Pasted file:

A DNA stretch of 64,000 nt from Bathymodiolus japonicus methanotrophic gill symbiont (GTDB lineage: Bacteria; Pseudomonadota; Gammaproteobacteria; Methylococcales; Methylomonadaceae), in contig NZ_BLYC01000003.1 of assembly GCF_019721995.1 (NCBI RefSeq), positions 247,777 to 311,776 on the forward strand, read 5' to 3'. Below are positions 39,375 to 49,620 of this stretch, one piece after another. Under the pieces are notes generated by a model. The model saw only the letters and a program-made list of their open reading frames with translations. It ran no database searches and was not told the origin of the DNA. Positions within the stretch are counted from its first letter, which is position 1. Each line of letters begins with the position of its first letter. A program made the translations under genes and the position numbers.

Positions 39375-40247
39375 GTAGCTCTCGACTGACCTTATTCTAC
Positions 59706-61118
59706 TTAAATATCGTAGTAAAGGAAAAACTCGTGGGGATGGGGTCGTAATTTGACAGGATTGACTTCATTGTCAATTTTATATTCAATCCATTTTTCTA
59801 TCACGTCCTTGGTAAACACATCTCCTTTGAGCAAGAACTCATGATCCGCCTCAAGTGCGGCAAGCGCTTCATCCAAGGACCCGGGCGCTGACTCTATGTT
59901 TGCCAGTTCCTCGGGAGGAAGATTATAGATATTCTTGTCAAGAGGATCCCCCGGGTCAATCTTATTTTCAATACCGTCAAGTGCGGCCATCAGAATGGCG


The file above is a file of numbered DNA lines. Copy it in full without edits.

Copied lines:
A DNA stretch of 64,000 nt from Bathymodiolus japonicus methanotrophic gill symbiont (GTDB lineage: Bacteria; Pseudomonadota; Gammaproteobacteria; Methylococcales; Methylomonadaceae), in contig NZ_BLYC01000003.1 of assembly GCF_019721995.1 (NCBI RefSeq), positions 247,777 to 311,776 on the forward strand, read 5' to 3'. Below are positions 39,375 to 49,620 of this stretch, one piece after another. Under the pieces are notes generated by a model. The model saw only the letters and a program-made list of their open reading frames with translations. It ran no database searches and was not told the origin of the DNA. Positions within the stretch are counted from its first letter, which is position 1. Each line of letters begins with the position of its first letter. A program made the translations under genes and the position numbers.

Positions 39375-40247
39375 GTAGCTCTCGACTGACCTTATTCTAC
Positions 59706-61118
59706 TTAAATATCGTAGTAAAGGAAAAACTCGTGGGGATGGGGTCGTAATTTGACAGGATTGACTTCATTGTCAATTTTATATTCAATCCATTTTTCTA
59801 TCACGTCCTTGGTAAACACATCTCCTTTGAGCAAGAACTCATGATCCGCCTCAAGTGCGGCAAGCGCTTCATCCAAGGACCCGGGCGCTGACTCTATGTT
59901 TGCCAGTTCCTCGGGAGGAAGATTATAGATATTCTTGTCAAGAGGATCCCCCGGGTCAATCTTATTTTCAATACCGTCAAGTGCGGCCATCAGAATGGCG